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Team situation awareness using graphical or textual databases in dynamic decision making
Linköping University, The Tema Institute, Department of Communications Studies. Linköping University, Faculty of Arts and Sciences.
Linköping University, Department of Computer and Information Science. Linköping University, The Institute of Technology.
1999 (English)In: Proceedings of the 9th European Conference on Cognitive Ergonomics / [ed] T. R. G. Green, 1999Conference paper (Other academic)
Abstract [en]

In this experiment we explore the effects of using a graphical and textual database for sharing information within a team that are to control a dynamic system. The task involves fighting a simulated fire. Four people are to cooperate in a layered organisation, with one layer being the operative and the second layer the supervisory. The operative layer involves two fire chiefswho are commanding two fire units each. The supervisory unit consists of two persons that are to co-ordinate the fire chiefs. The supervisory unit receives all information from the fire chiefs but has to construct an overall picture, a so-called situation awareness, of the development of the whole area. The supervisory unit constructs this situation awareness which is meant to be supported by the graphical and textual databases respectively. We hypothesised that the graphical condition would be more successful than the textual database in registering the current situation, since the graphical database allows direct mapping. On the other hand, we hypothesised that the textual condition might be better in supporting the future planning and prediction of system dynamics. We analyse 18 quartets, 72 subjects by both performance measures and a questionnaire. There were no significant performance differences between conditions, but there is a major learning effect, especially for the textual condition. In accordance with our hypothesis we found that participants in the graphical condition did better mapping the map with the "real" world, at least in the first session. More successful groups worked more ahead of the fire than did less successful groups. From the questionnaire it seems that the subjects learn more about co-ordination and trusting their fellow team members than about the internal dynamics of the simulated fire. In fact, the teams learn things about system dynamics that are wrong. We therefore suggest that team SA might be more of a co-ordination problem than a problem of acquiring knowledge about system dynamics.

Place, publisher, year, edition, pages
National Category
Engineering and Technology
URN: urn:nbn:se:liu:diva-86703OAI: diva2:580443
Ninth European Conference on Cognitive Ergonomics, ECCE-9, University of Limerick, Ireland
Available from: 2012-12-21 Created: 2012-12-21 Last updated: 2012-12-21
In thesis
1. Monitoring distributed teamwork training
Open this publication in new window or tab >>Monitoring distributed teamwork training
2002 (English)Doctoral thesis, comprehensive summary (Other academic)
Abstract [en]

In team collaboration training, especially when the training is distributed on the net, it exists a problem of identifying the students' collaboration and work processes. An important design task when developing distributed interactive simulation systems for team training is therefore to define a proper monitoring functionality that will help training managers to evaluate the training. Thus a goal of a computer-based monitoring system is to give training managers help in understanding and assessing the performance of the trainees.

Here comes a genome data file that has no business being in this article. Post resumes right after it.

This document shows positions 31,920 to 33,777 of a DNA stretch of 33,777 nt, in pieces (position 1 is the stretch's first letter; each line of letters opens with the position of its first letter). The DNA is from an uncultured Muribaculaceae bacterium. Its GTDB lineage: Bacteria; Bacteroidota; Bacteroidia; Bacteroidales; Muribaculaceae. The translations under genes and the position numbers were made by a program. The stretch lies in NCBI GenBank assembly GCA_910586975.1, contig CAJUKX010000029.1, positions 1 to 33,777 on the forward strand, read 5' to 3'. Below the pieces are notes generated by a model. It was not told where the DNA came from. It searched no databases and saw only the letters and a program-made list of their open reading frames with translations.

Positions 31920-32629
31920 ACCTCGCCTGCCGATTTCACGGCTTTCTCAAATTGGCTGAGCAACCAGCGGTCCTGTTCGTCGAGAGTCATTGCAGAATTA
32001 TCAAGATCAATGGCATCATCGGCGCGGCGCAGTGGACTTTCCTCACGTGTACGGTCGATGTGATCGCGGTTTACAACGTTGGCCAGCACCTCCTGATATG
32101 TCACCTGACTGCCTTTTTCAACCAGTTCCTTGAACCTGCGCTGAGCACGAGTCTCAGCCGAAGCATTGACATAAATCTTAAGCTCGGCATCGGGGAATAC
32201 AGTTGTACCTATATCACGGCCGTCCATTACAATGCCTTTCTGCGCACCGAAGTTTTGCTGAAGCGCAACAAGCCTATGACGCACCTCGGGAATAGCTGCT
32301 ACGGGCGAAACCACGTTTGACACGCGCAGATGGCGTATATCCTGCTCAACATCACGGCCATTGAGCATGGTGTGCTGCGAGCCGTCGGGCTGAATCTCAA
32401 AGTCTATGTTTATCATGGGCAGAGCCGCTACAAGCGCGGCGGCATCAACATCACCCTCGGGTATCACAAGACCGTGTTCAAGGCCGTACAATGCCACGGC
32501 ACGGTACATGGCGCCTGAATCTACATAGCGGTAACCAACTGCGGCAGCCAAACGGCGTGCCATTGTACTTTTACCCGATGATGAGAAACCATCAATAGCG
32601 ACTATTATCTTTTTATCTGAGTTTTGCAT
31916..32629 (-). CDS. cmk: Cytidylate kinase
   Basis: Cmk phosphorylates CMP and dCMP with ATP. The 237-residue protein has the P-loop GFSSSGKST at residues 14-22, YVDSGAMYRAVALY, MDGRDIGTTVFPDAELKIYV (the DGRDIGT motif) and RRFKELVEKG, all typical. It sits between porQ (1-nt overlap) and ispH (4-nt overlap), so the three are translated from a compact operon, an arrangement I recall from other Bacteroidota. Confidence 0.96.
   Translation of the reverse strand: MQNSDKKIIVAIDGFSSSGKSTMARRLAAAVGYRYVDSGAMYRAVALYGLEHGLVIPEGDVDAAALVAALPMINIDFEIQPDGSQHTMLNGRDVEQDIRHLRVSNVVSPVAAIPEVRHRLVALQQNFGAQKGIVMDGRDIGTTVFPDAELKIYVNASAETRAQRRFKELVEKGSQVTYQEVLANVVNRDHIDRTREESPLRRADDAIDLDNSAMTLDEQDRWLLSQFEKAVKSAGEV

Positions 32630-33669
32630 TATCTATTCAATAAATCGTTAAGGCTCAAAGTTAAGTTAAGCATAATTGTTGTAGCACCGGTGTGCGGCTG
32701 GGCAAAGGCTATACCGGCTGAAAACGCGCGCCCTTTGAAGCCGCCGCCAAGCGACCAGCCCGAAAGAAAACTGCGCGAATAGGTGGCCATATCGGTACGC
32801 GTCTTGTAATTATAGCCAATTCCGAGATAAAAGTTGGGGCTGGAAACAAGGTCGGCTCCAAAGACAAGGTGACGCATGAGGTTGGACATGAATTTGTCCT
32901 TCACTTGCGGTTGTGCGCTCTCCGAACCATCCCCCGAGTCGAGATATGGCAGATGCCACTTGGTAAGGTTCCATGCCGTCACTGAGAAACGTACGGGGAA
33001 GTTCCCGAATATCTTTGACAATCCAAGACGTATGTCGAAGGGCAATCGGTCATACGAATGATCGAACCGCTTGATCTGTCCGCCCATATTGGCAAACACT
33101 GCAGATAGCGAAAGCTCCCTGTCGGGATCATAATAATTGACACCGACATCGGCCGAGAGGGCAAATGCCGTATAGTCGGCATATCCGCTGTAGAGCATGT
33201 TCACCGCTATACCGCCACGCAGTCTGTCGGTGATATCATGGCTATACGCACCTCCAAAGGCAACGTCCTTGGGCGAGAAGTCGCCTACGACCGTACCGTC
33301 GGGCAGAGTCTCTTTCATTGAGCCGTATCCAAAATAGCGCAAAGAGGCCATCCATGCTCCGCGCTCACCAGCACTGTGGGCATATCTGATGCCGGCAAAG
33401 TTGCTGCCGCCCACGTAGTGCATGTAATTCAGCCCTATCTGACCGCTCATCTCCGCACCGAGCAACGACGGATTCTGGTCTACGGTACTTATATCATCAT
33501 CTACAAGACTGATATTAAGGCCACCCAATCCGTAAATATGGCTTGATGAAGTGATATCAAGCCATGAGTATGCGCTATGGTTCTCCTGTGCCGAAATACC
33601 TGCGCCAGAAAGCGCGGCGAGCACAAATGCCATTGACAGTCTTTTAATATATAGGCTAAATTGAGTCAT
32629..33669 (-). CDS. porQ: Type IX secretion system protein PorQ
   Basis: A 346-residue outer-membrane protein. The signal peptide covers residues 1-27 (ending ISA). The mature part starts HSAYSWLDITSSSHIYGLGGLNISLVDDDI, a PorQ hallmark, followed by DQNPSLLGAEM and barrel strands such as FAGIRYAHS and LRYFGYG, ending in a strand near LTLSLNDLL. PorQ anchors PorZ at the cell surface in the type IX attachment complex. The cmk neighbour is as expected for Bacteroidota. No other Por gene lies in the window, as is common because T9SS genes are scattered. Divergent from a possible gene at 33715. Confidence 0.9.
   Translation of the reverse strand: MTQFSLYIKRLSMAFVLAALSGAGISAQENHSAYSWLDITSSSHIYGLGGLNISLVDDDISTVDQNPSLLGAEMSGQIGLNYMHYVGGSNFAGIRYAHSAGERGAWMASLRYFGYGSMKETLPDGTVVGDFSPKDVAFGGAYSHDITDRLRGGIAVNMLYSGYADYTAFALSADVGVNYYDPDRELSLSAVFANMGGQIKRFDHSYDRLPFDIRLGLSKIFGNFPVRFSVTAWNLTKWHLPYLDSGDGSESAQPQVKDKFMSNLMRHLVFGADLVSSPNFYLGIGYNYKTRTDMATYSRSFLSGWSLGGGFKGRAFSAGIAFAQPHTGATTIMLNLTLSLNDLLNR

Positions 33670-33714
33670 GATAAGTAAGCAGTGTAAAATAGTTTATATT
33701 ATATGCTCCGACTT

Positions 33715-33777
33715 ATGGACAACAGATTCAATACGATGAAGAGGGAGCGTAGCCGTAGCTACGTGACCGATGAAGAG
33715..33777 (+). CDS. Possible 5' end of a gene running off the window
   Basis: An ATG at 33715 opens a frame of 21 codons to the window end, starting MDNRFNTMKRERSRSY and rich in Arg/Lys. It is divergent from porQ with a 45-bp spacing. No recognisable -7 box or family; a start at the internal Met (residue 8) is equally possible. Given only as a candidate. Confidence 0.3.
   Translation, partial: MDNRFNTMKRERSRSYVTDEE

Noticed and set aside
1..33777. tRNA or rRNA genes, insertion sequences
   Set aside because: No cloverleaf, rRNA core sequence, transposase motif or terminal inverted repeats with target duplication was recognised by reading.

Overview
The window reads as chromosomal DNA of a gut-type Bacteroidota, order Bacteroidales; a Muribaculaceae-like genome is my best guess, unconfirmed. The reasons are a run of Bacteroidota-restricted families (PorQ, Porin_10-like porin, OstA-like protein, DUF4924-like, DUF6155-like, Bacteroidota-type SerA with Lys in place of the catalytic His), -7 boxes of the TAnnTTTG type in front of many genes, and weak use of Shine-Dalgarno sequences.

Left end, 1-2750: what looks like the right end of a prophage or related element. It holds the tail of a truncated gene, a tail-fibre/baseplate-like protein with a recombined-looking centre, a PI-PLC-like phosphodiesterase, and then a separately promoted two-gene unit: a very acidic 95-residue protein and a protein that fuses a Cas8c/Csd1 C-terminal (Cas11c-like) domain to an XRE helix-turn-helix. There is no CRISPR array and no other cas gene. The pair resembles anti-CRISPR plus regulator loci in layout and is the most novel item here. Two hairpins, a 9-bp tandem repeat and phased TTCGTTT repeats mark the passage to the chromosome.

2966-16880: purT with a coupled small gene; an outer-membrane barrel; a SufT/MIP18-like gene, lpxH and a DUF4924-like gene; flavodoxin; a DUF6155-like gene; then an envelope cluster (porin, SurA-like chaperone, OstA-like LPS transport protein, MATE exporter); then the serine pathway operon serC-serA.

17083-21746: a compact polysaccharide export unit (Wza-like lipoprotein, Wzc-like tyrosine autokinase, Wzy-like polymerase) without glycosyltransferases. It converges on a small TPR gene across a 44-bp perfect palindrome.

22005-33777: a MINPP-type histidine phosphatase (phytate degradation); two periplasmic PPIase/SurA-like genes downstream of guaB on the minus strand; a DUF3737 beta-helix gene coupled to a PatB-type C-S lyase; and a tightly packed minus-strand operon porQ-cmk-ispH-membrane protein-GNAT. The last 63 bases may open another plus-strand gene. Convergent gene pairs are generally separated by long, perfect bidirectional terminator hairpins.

This thesis deals with the design and implementation of monitoring strategies for distributed collaboration training. The aim has been to explore different automatic monitoring strategies, and how they can help a training manger in their task of understanding the students' collaboration during a training session.

To explore possible monitoring strategies, a distributed, net-based micro-world simulation and training system, C3Fire, has been developed and three series of experiments has been performed. C3Fire provides a Command, Control and Communication training environment that can be used for team collaboration training of emergency management tasks. The training domain, which is forest fire fighting, acts as a micro-world, which creates a good dynamic environment for the trainees.

In the three performed studies a total of 192 persons have participated as students. A 132 of these were computer-literate undergraduate students and 60 professional military officers. In these studies four monitoring goals have been explored: the effectiveness of the teams, the information distribution in the organisation, the students situation awareness, and the students work and collaboration methods. 

Place, publisher, year, edition, pages
Linköping: Linköpings universitet, 2002. 36 p.
Linköping Studies in Science and Technology. Dissertations, ISSN 0345-7524 ; 746
National Category
Computer Science
urn:nbn:se:liu:diva-35583 (URN)27809 (Local ID)91-7373-312-1 (ISBN)27809 (Archive number)27809 (OAI)
Public defence
2002-05-02, Visionen, Hus B, Linköpings Universitet, Linköping, 13:15 (Swedish)
Available from: 2009-10-10 Created: 2009-10-10 Last updated: 2012-12-21

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